Study: Life purpose may protect against neuro changes associated with Alzheimer's
elderly, Alzheimer's, patients - 288.11 Kb
Higher levels of purpose in life reduce the deleterious effects of Alzheimer’s disease (AD) pathologic changes on cognition in advanced age, according to a longitudinal, epidemiologic and clinicopathologic study in the May issue of the Archives of General Psychiatry.

“Given the lack of effective therapies, the identification of factors that promote cognitive health in elderly persons is urgently needed to decrease the burden of AD,” wrote the study authors. “Although relatively few such factors have been identified, compelling evidence indicates that positive psychological and experiential factors are associated with maintenance of cognitive function. Furthermore, novel neuroimaging and clinicopathologic findings have shown that some of these factors confer protective benefit (i.e., provide neural reserve) by reducing the deleterious effects of AD pathologic changes on cognition."

In this study, Patricia A. Boyle, PhD, from the Rush Alzheimer’s Disease Center and the department of behavioral sciences at Rush University Medical Center in Chicago, and colleagues included 246 community-based elderly persons to test the hypothesis that purpose in life reduces the deleterious effects of AD pathologic changes on cognition in advanced age.

The researchers assessed purpose in life via structured interview, and evaluated cognitive function annually and proximate to death. On post-mortem exam, they quantified three indexes of AD pathologic features: global AD pathologic changes, amyloid and tangles. The associations of disease pathologic changes and purpose in life with cognition were examined using linear regression and mixed models.

For quantification of molecularly specific measures of amyloid and tau tangles, multiple tissue blocks from the entorhinal cortex proper, hippocampus (CA1/subiculum), superior frontal cortex, dorsolateral prefrontal cortex, inferior temporal cortex, angular gyrus cortex, anterior cingulate cortex and calcarine cortex were embedded in paraffin and cut into 20-um slices. They labeled amyloid-B with an N-terminus-directed monoclonal antibody (10D5, 1:1000; provided by Elan Pharmaceuticals), and performed immunohistochemical analysis.

Purpose in life modified the association between the global measure of AD pathologic changes and cognition (mean parameter estimate, 0.532), such that participants who reported higher levels of purpose in life exhibited better cognitive function despite the burden of the disease, according to the study authors.

Boyle and colleagues reported that the purpose in life also reduced the association of tangles with cognition (parameter estimate, 0.042) and the protective effect of purpose in life persisted even after controlling for several potentially confounding variables. Furthermore, in analyses examining whether purpose in life modified the association between AD pathologic effects and the rate of cognitive decline, they found that higher levels of purpose in life reduced the effect of AD pathologic changes on cognitive decline (parameter estimate, 0.085).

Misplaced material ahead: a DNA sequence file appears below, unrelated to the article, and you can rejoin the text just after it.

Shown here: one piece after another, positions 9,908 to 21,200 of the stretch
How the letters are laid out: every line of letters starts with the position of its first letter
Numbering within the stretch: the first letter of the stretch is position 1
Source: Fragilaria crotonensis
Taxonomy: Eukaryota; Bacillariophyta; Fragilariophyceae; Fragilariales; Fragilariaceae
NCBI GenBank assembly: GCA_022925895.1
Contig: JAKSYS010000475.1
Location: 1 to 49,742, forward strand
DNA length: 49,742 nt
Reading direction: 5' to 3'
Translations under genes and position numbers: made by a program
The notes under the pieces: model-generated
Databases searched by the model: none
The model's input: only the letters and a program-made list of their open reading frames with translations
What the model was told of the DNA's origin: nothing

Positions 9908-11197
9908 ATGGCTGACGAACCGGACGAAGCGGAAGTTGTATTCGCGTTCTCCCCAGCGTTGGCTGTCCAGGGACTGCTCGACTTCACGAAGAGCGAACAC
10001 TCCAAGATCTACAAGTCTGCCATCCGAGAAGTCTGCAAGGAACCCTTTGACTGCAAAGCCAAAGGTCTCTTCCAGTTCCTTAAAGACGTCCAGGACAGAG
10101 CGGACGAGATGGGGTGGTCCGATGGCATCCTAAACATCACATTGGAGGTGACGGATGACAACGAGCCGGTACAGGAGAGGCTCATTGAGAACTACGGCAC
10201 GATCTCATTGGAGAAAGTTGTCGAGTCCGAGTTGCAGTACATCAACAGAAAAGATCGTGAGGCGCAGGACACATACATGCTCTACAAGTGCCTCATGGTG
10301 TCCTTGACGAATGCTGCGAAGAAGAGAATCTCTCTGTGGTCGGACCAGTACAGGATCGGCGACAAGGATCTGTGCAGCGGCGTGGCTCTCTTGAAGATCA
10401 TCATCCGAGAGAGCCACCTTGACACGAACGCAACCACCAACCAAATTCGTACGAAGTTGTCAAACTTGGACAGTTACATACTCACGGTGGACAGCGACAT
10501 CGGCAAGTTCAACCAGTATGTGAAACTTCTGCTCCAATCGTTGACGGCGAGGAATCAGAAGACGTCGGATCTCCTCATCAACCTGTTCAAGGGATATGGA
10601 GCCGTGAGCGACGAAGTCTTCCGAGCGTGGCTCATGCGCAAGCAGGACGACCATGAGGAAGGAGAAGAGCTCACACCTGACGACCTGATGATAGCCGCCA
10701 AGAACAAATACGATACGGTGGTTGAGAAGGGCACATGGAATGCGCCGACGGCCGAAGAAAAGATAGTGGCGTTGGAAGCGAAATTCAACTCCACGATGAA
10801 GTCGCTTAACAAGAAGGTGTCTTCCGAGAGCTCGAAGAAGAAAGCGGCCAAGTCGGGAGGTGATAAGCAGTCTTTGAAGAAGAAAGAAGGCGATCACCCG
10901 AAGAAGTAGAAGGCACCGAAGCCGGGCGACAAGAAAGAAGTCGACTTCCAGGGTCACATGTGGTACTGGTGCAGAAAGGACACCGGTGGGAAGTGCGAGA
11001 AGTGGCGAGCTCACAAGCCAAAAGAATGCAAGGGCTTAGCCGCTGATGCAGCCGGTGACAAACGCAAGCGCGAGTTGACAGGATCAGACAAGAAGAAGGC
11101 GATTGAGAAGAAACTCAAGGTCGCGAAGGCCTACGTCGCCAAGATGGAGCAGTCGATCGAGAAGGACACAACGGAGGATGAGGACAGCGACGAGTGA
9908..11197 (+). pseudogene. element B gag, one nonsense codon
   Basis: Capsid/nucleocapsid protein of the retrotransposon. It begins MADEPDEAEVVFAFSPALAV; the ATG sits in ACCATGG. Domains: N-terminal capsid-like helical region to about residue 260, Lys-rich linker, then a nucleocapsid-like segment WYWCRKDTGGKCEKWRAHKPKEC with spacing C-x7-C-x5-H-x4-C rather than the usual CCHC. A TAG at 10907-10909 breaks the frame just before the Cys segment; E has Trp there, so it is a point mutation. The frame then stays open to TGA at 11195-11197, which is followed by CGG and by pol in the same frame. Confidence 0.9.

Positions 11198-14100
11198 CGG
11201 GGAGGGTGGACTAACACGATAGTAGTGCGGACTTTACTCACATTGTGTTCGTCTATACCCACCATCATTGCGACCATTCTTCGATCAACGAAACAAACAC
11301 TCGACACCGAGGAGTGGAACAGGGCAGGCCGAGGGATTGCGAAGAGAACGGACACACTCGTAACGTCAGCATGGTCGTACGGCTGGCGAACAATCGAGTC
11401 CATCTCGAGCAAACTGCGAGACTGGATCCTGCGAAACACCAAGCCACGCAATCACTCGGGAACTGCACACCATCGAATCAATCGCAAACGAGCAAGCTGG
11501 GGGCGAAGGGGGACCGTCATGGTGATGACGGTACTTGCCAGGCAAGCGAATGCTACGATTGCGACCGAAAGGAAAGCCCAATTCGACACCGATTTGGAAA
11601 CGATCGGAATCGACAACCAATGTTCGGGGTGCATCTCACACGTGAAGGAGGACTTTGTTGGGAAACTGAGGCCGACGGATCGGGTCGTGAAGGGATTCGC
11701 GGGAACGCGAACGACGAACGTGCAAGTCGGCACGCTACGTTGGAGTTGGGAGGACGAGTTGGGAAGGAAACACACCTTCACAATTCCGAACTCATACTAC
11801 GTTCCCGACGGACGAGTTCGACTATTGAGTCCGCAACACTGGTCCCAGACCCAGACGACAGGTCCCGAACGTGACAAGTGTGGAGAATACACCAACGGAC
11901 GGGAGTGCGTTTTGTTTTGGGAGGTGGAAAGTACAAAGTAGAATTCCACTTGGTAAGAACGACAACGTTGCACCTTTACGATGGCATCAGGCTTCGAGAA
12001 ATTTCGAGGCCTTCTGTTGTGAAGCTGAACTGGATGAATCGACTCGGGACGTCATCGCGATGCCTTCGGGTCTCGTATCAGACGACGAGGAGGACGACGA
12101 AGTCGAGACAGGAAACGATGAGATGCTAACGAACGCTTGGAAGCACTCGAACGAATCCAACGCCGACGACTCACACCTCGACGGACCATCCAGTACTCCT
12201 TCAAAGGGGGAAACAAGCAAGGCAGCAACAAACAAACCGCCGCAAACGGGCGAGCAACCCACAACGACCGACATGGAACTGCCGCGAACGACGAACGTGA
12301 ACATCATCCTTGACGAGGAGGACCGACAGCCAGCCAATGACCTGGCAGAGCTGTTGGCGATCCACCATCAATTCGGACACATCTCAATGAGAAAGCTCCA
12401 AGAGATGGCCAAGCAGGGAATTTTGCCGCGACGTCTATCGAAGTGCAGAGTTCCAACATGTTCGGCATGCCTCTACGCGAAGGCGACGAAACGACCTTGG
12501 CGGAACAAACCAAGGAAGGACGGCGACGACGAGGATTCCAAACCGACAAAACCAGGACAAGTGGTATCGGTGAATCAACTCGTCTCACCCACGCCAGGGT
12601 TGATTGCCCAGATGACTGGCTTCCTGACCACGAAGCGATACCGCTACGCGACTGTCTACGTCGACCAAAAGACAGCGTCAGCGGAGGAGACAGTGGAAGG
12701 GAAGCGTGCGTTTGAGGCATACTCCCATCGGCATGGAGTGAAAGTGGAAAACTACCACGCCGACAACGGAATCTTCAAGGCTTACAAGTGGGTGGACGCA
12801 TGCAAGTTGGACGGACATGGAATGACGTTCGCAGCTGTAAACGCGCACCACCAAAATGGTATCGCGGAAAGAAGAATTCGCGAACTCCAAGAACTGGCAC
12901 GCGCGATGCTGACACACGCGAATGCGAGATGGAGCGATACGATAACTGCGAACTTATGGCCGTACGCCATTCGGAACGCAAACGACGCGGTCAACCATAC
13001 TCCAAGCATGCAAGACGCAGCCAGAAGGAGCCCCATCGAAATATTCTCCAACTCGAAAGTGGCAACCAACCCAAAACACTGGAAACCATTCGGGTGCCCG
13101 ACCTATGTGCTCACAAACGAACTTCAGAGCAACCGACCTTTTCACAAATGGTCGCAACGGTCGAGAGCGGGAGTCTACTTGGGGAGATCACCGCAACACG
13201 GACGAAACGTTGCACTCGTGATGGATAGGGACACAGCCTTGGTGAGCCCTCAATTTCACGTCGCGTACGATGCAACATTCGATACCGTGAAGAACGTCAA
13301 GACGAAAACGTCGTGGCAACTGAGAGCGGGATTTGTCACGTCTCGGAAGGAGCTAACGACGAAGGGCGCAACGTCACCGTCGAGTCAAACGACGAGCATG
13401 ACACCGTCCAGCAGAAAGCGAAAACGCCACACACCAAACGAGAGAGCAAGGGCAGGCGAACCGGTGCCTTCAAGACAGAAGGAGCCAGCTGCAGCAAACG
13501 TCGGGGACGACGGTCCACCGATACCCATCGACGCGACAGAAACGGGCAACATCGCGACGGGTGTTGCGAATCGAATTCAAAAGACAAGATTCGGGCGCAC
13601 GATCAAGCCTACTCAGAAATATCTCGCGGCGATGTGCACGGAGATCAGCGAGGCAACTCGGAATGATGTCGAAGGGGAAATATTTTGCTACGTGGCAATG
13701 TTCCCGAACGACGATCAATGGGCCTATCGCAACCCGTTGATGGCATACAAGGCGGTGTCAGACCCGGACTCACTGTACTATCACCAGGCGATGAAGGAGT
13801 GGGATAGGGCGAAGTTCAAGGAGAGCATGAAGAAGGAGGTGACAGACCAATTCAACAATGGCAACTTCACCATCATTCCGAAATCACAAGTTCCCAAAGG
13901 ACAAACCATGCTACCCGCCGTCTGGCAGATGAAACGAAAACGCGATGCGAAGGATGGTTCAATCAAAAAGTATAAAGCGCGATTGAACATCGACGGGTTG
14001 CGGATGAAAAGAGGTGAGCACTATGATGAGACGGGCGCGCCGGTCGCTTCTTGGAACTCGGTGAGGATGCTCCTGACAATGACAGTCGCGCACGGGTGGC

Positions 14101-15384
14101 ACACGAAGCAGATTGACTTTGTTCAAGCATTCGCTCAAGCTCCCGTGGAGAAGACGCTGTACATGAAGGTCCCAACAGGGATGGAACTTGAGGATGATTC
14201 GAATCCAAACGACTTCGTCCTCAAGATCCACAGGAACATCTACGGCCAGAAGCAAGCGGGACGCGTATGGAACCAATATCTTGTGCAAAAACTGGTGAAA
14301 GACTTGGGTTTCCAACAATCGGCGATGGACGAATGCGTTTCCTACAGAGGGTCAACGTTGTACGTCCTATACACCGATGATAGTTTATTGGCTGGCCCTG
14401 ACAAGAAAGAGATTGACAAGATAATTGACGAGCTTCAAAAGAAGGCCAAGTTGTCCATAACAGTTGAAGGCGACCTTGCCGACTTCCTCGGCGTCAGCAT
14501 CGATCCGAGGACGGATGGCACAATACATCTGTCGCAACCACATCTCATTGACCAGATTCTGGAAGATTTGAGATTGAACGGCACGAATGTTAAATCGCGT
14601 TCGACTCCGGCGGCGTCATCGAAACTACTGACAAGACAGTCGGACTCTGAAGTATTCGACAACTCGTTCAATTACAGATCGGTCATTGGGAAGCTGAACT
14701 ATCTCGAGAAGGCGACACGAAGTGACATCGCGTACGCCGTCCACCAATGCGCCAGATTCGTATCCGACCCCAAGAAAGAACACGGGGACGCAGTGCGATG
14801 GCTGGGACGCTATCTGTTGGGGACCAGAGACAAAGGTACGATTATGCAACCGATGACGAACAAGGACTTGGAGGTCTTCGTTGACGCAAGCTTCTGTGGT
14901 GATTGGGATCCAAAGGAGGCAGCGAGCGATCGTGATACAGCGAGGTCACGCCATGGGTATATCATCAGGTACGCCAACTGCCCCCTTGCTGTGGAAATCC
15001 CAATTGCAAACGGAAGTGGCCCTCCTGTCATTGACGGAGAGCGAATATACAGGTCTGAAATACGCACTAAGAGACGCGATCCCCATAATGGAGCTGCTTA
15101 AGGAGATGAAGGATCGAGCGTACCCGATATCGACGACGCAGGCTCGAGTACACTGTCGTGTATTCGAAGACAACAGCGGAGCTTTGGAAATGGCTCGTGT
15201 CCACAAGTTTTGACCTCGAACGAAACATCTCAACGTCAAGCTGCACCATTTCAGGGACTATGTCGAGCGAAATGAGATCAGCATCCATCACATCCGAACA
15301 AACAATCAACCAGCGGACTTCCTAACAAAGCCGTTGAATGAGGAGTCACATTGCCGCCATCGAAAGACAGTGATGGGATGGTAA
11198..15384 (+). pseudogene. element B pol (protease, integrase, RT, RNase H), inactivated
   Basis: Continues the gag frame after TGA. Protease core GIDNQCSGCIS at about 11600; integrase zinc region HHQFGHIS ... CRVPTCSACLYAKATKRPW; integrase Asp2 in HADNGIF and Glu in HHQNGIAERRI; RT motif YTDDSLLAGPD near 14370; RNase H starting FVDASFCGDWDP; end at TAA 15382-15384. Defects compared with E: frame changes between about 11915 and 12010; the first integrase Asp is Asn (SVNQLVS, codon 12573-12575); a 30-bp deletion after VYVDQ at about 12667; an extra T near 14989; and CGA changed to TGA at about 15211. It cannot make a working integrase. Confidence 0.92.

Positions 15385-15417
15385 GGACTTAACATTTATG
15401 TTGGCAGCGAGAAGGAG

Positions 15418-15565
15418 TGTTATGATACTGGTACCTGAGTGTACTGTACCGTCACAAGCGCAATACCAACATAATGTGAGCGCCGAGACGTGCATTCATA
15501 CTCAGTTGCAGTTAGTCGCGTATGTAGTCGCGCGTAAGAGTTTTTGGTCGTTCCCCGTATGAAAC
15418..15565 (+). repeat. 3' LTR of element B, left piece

“Our study showed that people who reported greater purpose in life exhibited better cognition than those with less purpose in life even as plaques and tangles accumulated in their brains,” said Boyle in a statement. “These findings suggest that purpose in life protects against the harmful effects of plaques and tangles on memory and other thinking abilities. This is encouraging and suggests that engaging in meaningful and purposeful activities promotes cognitive health in old age.”

Boyle and colleagues noted that much of the Alzheimer's research that is ongoing seeks to identify ways to prevent or limit the accumulation of plaques and tangles in the brain, which has proven quite difficult. Studies such as the current one are needed because, until effective preventive therapies are discovered, strategies that minimize the impact of plaques and tangles on cognition are urgently needed.

“These studies are challenging because many factors influence cognition and research studies often lack the brain specimen data needed to quantify Alzheimer's changes in the brain,” Boyle said. “Identifying factors that promote cognitive health even as plaques and tangles accumulate will help combat the already large and rapidly increasing public health challenge posed by AD.”

This study was funded by the National Institutes on Aging.